Know what your Real Work is. (It’s not answering email.) Act accordingly.

I used to slice and dice my freelance to-do’s into all kinds of abstract categories: writing, researching, pre-production, postproduction, rewriting, dealing with email, tracking invoices, “brand building,” ad infinitum.  I’d try to batch similar tasks across categories, track time on a granular level, and generally attempt to make a perfect info-map of my average workday in hopes of Organization-Man-ing it into perfect efficient submission.

Then I realized (recently) that there are actually only two task-categories that are meaningful to a freelance businessperson:

  • Your Real Work
  • all the other bullsh*t

Unlike salaried stiffs, we only get paid for Item #1. I don’t have to list examples of Item #2 — we all know what they are — so why do we spend so much time on them? And what about Item #1? Do we really know what that is, in intuitive, concrete terms that we can put into action on a daily basis?

I suffer from this problem. Here’s a mind hack for simplifying the solution.

It’s simple. Simply call a spade a spade. Define your to-dos in these terms: Your Real Work (YRB) and all the other bullshit (aob). Use non-profane versions if you like, but resist the urge to use any other more specific categories. And then just see what happens.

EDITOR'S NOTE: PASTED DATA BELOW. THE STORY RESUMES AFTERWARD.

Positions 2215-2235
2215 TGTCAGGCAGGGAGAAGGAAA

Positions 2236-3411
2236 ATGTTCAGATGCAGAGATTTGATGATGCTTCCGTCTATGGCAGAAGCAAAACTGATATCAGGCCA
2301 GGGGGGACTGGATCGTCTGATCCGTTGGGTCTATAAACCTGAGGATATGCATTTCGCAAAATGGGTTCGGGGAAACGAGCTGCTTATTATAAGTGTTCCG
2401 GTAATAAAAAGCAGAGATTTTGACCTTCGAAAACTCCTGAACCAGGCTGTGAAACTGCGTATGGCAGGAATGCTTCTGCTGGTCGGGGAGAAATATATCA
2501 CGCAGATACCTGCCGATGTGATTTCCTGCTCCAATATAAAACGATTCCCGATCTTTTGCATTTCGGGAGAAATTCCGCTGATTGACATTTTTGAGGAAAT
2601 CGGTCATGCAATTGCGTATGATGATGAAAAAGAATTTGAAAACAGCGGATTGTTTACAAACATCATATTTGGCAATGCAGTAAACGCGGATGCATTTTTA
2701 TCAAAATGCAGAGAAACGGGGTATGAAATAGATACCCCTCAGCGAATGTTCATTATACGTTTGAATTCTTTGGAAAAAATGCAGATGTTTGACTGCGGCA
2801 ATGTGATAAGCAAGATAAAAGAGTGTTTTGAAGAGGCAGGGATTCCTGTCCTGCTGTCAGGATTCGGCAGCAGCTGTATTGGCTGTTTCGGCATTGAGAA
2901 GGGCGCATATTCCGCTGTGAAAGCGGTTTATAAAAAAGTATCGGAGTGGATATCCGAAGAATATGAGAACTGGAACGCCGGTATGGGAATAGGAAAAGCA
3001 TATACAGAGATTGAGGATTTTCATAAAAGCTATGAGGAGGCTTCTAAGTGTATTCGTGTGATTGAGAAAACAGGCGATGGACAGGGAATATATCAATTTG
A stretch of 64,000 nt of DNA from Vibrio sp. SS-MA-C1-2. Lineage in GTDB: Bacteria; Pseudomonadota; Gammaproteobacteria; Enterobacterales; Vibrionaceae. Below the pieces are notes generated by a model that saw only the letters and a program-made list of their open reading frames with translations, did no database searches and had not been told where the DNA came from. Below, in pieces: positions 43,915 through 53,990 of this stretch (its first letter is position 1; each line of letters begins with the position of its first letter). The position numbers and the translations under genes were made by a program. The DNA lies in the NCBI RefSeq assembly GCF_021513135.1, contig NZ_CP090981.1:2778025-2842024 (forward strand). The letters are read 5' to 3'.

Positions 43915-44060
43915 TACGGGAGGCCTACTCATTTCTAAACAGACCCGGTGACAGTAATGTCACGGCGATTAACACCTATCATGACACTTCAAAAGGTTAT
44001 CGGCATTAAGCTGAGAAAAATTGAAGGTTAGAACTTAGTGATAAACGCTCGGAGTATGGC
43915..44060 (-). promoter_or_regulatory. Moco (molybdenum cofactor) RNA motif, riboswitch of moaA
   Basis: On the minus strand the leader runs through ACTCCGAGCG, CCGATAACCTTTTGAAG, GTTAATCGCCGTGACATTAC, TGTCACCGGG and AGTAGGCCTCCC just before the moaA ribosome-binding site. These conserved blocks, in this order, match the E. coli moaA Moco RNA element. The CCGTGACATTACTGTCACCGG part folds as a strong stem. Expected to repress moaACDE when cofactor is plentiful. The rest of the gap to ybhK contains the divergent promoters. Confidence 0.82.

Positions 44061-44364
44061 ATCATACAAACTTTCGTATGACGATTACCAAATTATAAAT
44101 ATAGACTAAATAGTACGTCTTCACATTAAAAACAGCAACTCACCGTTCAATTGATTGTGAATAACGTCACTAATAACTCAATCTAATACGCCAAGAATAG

Because what is “being productive,” other than the art of maximizing the time you spend on the former and minimizing the time you spend on the latter?

Of course, the trouble with aob is that it’s got a real talent for masquerading as YRW. But you can get off on the right foot by calling it what it is. Every day, if necessary. I do. Literally, in my to-do app, I end up with a list of Real Work and a list of bullshit. It clarifies things.

The real mind hack here, though, is that this is not a moral distinction. Both kinds of work need to get done in some fashion or another. The key is being smart about it: knowing what’s necessary and sufficient for each kind of work.

Here’s what I do:

  • I try to do Real Work in uninterrupted blocks of 3ish hours called “cells.”
  • I use software to automate/auto-schedule as much of the bullshit as possible and push whatever’s left into the cracks/spare time I have between the cells.
  • If too much bullshit piles up in the cracks, I dump as much of it as possible into its own cell and deal with it en masse. (This one is a work in progress. Eventually I’ll auto-schedule this “overflow” as well.)
  • If it’ll take 2 minutes or less to do, skip the categories and just do it now.